The risk for hospital-acquired methicillin-resistant staphylococcus aureus (MRSA) infections in the ICU is great considering the length of stay and the invasive procedures most patients go through. MRSA infections may lead to death and contribute greatly to the cost of care. The purpose of this study was to examine the evidence for the best possible means of preventing MRSA. The methodology was a review of the current research. Some of the measures that were found to be beneficial included daily bathing with chlorhexidine, environmental decontamination, MRSA screenings upon admission, isolation precautions for positive patients, eradication therapy, and strict hand hygiene. Conclusions indicate that hospital acquired MRSA infections can be decreased with strict adherence to the correct regimen and continuous, hospital-wide education and awareness.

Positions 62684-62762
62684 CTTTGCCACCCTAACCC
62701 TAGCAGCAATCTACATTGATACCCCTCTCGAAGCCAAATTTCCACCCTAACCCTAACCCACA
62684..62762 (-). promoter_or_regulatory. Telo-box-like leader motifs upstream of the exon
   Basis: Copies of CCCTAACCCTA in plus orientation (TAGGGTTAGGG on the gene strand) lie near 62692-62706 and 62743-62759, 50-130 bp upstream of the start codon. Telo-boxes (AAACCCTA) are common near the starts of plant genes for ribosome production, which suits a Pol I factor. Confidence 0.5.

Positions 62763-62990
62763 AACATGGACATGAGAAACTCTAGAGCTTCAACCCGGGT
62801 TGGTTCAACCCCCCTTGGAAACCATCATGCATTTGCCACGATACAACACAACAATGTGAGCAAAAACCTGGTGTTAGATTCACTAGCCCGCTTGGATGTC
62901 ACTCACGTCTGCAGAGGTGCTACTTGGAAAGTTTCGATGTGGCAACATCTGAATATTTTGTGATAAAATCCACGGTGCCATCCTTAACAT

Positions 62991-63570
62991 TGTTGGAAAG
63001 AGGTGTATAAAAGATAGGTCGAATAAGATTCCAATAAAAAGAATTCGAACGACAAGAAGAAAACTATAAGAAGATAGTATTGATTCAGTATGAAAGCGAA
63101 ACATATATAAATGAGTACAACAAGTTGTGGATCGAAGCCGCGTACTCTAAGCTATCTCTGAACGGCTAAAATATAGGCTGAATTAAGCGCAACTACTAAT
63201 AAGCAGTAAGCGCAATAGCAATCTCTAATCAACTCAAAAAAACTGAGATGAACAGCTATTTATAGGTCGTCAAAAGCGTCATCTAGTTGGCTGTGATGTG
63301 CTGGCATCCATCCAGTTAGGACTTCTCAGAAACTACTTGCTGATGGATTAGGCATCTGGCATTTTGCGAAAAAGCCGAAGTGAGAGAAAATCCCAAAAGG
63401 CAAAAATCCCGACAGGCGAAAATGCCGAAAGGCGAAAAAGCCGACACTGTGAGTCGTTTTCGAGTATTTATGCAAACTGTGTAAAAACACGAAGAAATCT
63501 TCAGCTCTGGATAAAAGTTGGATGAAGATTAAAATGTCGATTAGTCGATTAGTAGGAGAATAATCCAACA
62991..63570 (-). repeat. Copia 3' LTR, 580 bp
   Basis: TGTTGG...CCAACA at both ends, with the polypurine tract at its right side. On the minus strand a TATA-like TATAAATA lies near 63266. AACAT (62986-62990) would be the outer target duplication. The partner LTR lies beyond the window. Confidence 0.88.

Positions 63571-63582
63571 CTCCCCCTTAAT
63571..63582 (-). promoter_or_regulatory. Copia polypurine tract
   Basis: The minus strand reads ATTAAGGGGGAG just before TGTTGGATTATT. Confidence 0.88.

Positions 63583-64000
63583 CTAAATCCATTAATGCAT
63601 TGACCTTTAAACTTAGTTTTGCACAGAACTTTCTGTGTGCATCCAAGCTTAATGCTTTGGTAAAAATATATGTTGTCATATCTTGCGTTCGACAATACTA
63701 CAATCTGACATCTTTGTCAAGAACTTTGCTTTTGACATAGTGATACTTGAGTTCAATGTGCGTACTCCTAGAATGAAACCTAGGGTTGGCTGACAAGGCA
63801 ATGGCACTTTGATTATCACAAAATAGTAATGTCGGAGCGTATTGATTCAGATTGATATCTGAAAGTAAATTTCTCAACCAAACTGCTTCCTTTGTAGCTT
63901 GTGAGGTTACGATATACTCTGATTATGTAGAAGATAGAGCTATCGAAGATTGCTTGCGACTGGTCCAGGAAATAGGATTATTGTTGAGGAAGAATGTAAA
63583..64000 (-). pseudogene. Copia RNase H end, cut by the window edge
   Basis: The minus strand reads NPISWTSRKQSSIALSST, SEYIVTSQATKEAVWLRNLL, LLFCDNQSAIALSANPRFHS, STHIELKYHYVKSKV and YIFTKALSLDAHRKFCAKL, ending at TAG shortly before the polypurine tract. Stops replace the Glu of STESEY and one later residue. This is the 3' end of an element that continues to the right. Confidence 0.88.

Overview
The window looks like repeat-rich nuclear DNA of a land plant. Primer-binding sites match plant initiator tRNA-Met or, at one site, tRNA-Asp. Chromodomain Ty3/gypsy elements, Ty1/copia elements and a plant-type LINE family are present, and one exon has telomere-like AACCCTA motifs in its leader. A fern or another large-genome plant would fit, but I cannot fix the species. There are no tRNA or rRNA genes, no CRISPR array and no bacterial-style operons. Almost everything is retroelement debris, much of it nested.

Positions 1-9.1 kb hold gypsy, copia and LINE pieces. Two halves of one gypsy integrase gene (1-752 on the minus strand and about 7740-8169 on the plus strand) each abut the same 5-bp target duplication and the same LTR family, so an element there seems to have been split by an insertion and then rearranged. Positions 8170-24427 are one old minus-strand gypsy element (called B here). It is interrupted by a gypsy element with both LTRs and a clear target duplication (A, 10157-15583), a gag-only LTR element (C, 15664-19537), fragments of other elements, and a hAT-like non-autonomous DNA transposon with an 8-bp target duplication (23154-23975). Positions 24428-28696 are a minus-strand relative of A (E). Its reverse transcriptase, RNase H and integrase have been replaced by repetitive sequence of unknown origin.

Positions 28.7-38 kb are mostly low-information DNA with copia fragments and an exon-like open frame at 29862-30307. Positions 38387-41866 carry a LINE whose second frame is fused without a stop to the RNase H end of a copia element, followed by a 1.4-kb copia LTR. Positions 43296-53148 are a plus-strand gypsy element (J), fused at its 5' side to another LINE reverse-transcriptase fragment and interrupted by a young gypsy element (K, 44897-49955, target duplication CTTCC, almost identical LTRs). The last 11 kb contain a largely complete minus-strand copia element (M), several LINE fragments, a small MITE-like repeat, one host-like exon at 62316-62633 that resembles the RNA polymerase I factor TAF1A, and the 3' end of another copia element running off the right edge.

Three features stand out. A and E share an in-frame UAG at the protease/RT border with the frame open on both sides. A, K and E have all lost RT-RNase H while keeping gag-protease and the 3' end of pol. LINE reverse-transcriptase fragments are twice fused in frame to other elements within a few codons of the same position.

Wild, Brody and McClaskey, Barbara, "Stop the Potential Killer: Prevention of Methicillin-Resistant Staphylococcus Aureus (MRSA)" (2019). Posters. 61.